—I am not the least afraid myself. Should I be removed to-morrow, I would be put in a very bad place indeed, for I think I am in as bad a place now as possible. I have a little more to say. I am, since I was fifteen years of age, accustomed to go to sea fishing, and the place in which we are is very inconvenient for this purpose. It would be very easy at small expense to make a good place for it, for there is a bay on our shore. We cannot approach our shores in stormy weather, unless there are men enough to draw the boat up. And now, as to the trawling, it is doing us great harm, especially in the past year, for I have seen last year in Loch Hourn thousands of crans of herrings go to the bottom useless for any purpose owing to the trawling. The loch is narrow and shallow, and when the trawl is out it will almost sweep the loch of herring from side to side. By these trawling operations the herring were so disturbed that they could not be got with our nets. I know that there would have been ample fishing last year for everybody to satisfy them till they could stop it of their own accord, were it not for the trawling, as I have seen it in previous years.
5199. The Chairman
—Does the trawling destroy the young fish which are not fit for consumption ?
—Yes, I saw them last winter in Loch Hourn picking the biggest herrings out of the take, and throwing the small ones overboard by thousands of crans. There are plenty here who can bear evidence, and support me in saying that.
5200. Do you think trawling will frighten the fish permanently from returning to a particular spot ?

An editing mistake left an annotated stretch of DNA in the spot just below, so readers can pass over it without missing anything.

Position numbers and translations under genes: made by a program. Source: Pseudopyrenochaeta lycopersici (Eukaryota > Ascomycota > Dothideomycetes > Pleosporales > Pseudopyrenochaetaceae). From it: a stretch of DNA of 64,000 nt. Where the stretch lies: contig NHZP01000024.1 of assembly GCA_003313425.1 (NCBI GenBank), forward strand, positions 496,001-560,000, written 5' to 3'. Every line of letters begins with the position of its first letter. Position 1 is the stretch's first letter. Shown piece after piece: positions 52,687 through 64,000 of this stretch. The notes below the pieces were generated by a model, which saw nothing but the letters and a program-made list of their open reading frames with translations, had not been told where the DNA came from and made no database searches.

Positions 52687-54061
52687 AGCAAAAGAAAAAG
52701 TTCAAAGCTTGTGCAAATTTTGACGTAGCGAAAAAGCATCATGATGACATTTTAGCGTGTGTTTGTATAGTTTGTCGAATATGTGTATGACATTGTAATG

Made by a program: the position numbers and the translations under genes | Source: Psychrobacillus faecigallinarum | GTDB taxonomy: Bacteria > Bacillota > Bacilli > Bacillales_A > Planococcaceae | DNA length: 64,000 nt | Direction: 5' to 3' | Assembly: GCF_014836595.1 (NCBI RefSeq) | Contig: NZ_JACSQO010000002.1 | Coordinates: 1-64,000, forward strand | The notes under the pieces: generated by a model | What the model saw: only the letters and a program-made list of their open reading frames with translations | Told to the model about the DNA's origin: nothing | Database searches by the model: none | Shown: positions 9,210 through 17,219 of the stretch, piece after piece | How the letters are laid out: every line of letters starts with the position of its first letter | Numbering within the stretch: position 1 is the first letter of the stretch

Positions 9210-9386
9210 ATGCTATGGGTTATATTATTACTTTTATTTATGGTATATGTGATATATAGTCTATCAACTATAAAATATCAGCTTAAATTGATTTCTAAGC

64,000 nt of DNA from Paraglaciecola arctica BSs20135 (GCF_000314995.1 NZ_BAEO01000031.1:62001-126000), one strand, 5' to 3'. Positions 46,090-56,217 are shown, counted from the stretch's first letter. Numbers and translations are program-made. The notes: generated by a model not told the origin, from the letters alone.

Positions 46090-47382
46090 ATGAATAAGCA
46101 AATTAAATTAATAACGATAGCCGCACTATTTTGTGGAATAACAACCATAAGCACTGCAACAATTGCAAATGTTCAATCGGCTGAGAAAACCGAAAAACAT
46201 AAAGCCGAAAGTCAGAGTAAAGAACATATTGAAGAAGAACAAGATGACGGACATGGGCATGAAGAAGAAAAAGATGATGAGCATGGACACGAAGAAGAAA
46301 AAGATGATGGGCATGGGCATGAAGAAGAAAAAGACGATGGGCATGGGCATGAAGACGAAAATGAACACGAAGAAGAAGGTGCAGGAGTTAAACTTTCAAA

—There is nothing surer. It will scare away the herring from narrow and shallow lochs. The school-rates and poor-rates are coming very heavily upon us ; and there are no wages to be earned here, as everybody knows.
5201. Sir Kenneth Mackenzie.
—Where is Kilmore ?
—It is Saasaig I mean for the pier.
5202. Where is Saasaig ?
—Just at the farm of Knock. It is a good bay.
5203. Could a pier be made by unskilled labour, or would it require skilled labour to make it ?
—The people of the place itself would help to erect it
5204. What amount of help do you think would be sufficient to make that pier ?
—I think with the assistance of £100 or £120, the people of the place could make a very suitable pier themselves.
5205. The Chairman.
—Would the stones have to be united with mortar and bound together with iron, or could they be placed loosely together?
—No, I do not think they would require that.
5206. If they had to be united with mortar and bound together with iron, would there be people found about here who could do that, or must they be brought from outside ?
—There are people in our town here who could do every turn of it.